From there, it’s all about showing donors what their social investments are achieving. We do this in several ways, including monitoring reports twice a year. Our Impact App allows donors to track their social portfolio to provide a new level of transparency and speed to philanthropy. It’s one of the first attempts to create a two-way conversation around giving. You no longer send your money away in an envelope and wait until the end of the year to hear of its outcome. At your convenience, you have access to the numbers of meals served to youth in a homeless shelter in NY, or the number of vaccinations given to children preventing life threatening illnesses in Uganda. We connect their systems to our system, we render everything, we have a beautiful user interface and you’re able to track everything. It’s user friendly, and it’s impactful.
We also always encourage our donors to visit the organizations they support, but for those who can’t, we worked with a Hollywood award-winning producer to create a series of VR-based films around the work of each organization in our portfolio. Donors can put on a headset and immediately transport themselves into a setting of abject poverty. Yet, they also receive a quick glimpse into the work of the organization they support. The films are really engaging and we’ve received great feedback from viewers.
Q: What advice do you have for companies that want to integrate social impact into their business objectives?
A: First off- just do it. Get involved! There’s a whole wave of socially conscious consumers and potential employees coming to make sure that you do, so it’s better to get ahead.
More importantly, this is a question we’ve been working to answer for quite some time at Epic which is why we launched a series of solutions for companies, employers, entrepreneurs, etc. to integrate a social impact component into their business models. From taking our “Founders Pledge” (which commits entrepreneurs to give away a part of their profit to charity upon exiting their company) to instituting payroll giving so that employees can pursue purpose and profit at work, there are so many ways to make your social impact component painless and authentic. And it enables everyone at all levels of industry with the right tools to make a real difference.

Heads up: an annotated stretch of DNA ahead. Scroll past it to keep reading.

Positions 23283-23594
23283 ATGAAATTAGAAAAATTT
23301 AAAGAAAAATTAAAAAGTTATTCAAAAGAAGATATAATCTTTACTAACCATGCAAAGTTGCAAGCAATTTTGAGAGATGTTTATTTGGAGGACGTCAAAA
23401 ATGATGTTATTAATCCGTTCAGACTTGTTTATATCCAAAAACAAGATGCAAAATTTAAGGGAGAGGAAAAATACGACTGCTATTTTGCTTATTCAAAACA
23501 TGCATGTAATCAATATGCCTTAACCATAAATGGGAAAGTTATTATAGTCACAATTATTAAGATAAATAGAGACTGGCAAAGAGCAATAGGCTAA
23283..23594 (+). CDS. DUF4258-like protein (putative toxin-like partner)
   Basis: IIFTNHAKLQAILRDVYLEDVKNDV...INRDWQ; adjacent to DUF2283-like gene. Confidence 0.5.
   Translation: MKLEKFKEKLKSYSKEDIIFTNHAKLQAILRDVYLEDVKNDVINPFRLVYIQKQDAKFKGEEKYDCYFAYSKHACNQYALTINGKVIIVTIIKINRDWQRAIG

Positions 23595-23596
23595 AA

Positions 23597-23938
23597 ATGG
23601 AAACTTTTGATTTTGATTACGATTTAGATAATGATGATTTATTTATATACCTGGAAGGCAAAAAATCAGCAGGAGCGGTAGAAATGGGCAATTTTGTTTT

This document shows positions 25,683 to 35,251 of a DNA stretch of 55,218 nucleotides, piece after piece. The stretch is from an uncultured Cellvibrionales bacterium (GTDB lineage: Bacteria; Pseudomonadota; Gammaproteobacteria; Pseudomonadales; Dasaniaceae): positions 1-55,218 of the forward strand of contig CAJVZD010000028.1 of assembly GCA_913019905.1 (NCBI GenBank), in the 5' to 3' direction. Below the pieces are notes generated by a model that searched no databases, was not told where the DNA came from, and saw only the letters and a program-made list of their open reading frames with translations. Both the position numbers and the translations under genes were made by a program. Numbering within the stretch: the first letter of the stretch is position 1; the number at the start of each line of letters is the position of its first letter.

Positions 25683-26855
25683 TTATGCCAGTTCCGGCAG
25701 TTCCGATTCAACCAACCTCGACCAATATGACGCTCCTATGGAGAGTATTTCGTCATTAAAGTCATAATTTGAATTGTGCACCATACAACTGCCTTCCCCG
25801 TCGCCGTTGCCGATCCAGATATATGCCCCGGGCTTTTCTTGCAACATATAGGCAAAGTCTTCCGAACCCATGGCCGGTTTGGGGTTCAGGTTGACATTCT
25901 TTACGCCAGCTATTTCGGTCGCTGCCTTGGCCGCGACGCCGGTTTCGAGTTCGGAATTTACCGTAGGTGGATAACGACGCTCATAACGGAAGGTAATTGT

A great example to look up to is Christian Dior Couture. In partnership with Epic, they just announced their new payroll giving initiative to their 1,000+ employees. Not only was it an easy absorption on Dior’s part, but it’s a great tool for their employees to turn leftover change at the end of their paychecks into support for their favorite cause.
Q: What trends are you seeing in CSR right now?
A: I think the most obvious is that employees are starting to urge employers to do more. CSR isn’t enough. It was a great initiative 10-15 years ago, but then we started seeing companies incorporate CSR strategies as a marketing ploy. People can see through this. We live in a world driven by tech which means that news spreads like wildfire. If employees don’t think your strategies are authentic, if they don’t think it’s enough, the internet will know.
That’s why we’re such a big proponent on authentic giving strategies. They’re systemic and easy-to-absorb, yet engaging and powerful when you think of their potential for impact when multiplied. It’s a modernized version of CSR, with a pure intention – just give.
Q: What is an easy way to make an impact that companies aren’t doing enough of?
A: Companies have done a poor job of engaging their employees in their impact. Again, that’s been the shortcoming of CSR. It’s a one-sided approach with a result you only see through a paper report. And it’s not to say that the objective isn’t there- it’s not to say that having some kind of social component is a bad thing- but we’re beyond that.
CSR was a great demonstration of a company’s responsibility to society when it first appeared, but now people are ready to do more. If more companies recognized that their employees are no longer interested in employer-provided health care but making a difference in the world, if they created a way to channel their energy into purpose alongside profit, I think we’d all be better off.